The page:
2. Moderately safe/ Unsafe: Around 50 microgram/liter: 52 tube wells
  3. Highly unsafe: Above 50 milligram/liter: 24 tube wells

KINSPARC advised the villagers to use water only from the safe tube wells. It prepared a detailed map, which was presented to the villagers in order that they refrain from using unsafe tube wells.

The study, through village experiments, suggests that recognition of a problem must precede search for solutions. Awareness and attitudinal changes have to be generated among people so that they are induced to identify and adopt technologies and lifestyles that enable them to deal with the problem of an impending disaster. A good and action oriented policy is needed where stakeholders including scientists, policy makers and, above all, society as a whole need to be involved to provide good quality of water to the people.

Impact

The change in awareness and anxiety of Chandamari villagers before and after acquiring the knowledge of existing arsenic pollution in the tube well water in the village shows that as result of the awareness of villagers, there has been a virtual reversal in the villagers’ response. Previously, majority of the people in the village were either largely ignorant or indifferent to the problem of existence and the dangers of arsenic pollution. In contrast, at present most of them are highly conscious about the problem, and many of them are anxious about finding solutions to it.

The workshop-cum-interaction meeting, especially with the participation of women who bear the burden of water sourcing for the household, helped generate awareness among the ambivalent villagers many of whom live a dangerous life with regard to the most vital need for safe drinking water.

Hence awareness and attitudinal changes among people generated by India Water Partnership through KINSPARC may be interpreted as a step towards mitigating the threat of an impending disaster.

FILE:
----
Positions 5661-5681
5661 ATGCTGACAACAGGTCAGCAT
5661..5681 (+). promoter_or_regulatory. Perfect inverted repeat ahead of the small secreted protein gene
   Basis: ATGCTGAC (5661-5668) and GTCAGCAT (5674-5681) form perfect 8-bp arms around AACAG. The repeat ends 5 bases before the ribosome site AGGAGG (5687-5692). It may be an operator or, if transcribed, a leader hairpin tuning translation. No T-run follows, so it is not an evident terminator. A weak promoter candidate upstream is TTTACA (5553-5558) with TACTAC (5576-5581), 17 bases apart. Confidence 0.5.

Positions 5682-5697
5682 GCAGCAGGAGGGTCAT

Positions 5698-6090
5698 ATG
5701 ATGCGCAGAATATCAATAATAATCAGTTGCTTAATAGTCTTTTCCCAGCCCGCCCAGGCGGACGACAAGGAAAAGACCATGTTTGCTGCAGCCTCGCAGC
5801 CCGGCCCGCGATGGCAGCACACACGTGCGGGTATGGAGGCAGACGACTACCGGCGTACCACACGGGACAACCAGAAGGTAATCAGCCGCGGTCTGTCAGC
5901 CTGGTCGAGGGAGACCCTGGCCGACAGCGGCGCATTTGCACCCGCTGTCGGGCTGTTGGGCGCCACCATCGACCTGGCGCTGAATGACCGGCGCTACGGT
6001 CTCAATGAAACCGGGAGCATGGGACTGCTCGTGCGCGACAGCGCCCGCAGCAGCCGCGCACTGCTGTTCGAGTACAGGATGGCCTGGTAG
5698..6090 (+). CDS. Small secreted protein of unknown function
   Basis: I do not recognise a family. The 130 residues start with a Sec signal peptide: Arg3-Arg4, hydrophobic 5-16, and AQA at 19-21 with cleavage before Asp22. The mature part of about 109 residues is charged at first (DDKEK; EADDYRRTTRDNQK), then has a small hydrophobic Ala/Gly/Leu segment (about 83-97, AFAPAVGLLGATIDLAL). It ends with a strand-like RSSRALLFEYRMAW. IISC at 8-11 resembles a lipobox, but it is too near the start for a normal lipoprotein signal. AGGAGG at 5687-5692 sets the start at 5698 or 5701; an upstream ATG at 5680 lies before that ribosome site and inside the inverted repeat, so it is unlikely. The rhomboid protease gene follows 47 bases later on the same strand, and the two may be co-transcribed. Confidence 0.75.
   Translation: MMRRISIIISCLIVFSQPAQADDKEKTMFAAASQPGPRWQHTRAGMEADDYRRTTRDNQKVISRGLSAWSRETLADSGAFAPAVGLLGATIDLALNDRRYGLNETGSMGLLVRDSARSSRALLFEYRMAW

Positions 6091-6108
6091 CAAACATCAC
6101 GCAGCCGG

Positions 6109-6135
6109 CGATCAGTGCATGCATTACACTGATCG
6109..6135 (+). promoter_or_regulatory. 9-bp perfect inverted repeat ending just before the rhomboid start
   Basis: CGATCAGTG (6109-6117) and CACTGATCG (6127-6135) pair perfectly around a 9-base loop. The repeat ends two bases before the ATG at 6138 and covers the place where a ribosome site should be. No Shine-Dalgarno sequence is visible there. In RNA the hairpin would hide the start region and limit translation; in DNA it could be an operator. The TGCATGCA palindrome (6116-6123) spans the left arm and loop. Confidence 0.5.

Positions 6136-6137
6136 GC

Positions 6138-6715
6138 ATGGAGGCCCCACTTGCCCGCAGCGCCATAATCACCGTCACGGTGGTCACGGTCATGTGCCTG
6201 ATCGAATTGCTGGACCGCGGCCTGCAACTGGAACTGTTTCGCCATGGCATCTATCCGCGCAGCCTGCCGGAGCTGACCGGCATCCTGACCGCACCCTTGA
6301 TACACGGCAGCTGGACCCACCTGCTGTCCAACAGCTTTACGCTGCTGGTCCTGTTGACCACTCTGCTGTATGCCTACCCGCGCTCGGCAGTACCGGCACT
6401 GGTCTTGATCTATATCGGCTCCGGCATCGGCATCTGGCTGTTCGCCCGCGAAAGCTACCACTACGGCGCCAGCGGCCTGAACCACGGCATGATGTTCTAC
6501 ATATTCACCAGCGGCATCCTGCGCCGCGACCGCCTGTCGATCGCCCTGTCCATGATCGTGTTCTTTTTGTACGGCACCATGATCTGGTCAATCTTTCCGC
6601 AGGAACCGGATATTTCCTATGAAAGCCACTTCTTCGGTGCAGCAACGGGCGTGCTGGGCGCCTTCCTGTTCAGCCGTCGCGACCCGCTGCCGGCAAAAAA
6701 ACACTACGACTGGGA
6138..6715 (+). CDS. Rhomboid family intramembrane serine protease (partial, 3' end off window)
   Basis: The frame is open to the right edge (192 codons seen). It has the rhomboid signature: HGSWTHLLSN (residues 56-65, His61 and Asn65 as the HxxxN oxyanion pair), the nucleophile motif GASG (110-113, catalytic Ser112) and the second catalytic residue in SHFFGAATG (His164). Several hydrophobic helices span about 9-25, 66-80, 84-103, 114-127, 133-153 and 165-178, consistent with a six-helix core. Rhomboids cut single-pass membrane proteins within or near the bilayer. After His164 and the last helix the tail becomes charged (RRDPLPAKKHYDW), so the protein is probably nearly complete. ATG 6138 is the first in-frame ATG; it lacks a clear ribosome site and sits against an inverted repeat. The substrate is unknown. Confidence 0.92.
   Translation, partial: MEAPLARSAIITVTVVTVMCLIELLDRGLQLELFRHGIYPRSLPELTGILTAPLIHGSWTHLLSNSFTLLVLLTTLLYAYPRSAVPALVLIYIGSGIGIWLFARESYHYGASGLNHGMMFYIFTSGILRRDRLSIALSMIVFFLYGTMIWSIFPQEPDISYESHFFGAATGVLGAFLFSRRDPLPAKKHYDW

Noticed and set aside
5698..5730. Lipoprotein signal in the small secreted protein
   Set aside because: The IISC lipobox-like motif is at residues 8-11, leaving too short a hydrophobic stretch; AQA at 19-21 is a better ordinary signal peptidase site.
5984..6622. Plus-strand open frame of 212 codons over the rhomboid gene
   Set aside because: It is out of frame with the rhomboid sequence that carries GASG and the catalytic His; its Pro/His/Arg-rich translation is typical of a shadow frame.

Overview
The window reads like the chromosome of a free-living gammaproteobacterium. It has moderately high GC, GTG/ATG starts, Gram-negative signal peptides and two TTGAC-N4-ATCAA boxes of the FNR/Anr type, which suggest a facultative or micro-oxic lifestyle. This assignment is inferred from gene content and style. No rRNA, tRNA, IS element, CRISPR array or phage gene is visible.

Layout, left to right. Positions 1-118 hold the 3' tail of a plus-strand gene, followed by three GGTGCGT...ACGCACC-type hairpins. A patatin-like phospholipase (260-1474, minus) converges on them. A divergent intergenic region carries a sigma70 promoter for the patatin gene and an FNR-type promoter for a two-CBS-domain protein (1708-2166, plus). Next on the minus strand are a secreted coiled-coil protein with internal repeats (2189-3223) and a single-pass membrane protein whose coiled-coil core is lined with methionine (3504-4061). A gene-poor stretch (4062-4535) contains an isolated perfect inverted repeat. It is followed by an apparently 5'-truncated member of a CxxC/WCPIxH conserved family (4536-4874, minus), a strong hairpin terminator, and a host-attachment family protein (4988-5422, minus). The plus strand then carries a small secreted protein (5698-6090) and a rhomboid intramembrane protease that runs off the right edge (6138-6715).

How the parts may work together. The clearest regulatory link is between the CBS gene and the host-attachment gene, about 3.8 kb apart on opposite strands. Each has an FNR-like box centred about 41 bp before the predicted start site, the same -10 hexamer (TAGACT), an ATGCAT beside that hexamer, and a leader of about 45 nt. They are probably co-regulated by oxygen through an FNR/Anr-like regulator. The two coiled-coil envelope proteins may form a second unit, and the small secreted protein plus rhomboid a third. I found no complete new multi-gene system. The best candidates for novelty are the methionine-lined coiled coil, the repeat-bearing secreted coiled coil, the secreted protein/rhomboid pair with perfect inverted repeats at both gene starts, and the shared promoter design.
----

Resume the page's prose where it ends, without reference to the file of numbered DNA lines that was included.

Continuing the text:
India Water Partnership (IWP) is a non-profit organization with a goal of promoting Integrated Water Resources Management (IWRM). It is also accredited by the Global Water Partnership (GWP) headquartered at Stockholm, Sweden as GWP Country Water Partnership known as GWP-India. The mission of IWP is to support action of sustainable and integrated development and management of water resources at national, regional river basin/sub-basin and local levels in India through promotion of Integrated Water Resource Management.

Addressing adaptation to climate change with the support of zonal water partners across the country;  encouraging use of innovative low cost water saving technologies by the farming communities ; sustainable natural resource management; integrated domestic water management; promoting Area Water Partnership (AWP) for river basin management; conflict resolution on water sharing; inter-state trans-boundary water sharing issues, gender mainstreaming, etc. are some of the core priority areas of IWP.

For further information, please contact:

Dr. Veena Khanduri,
Executive Secretary, India Water Partnership (IWP)
Host Institution - Institute for Human Development (IHD), NIDM Building, IIPA Campus
IP Estate, Mahatma Gandhi Marg, New Delhi 110002. India
Tel: +91-11-23358166, 23321610; Email: iwpneer@gmail.com Web: www.cwp-india.org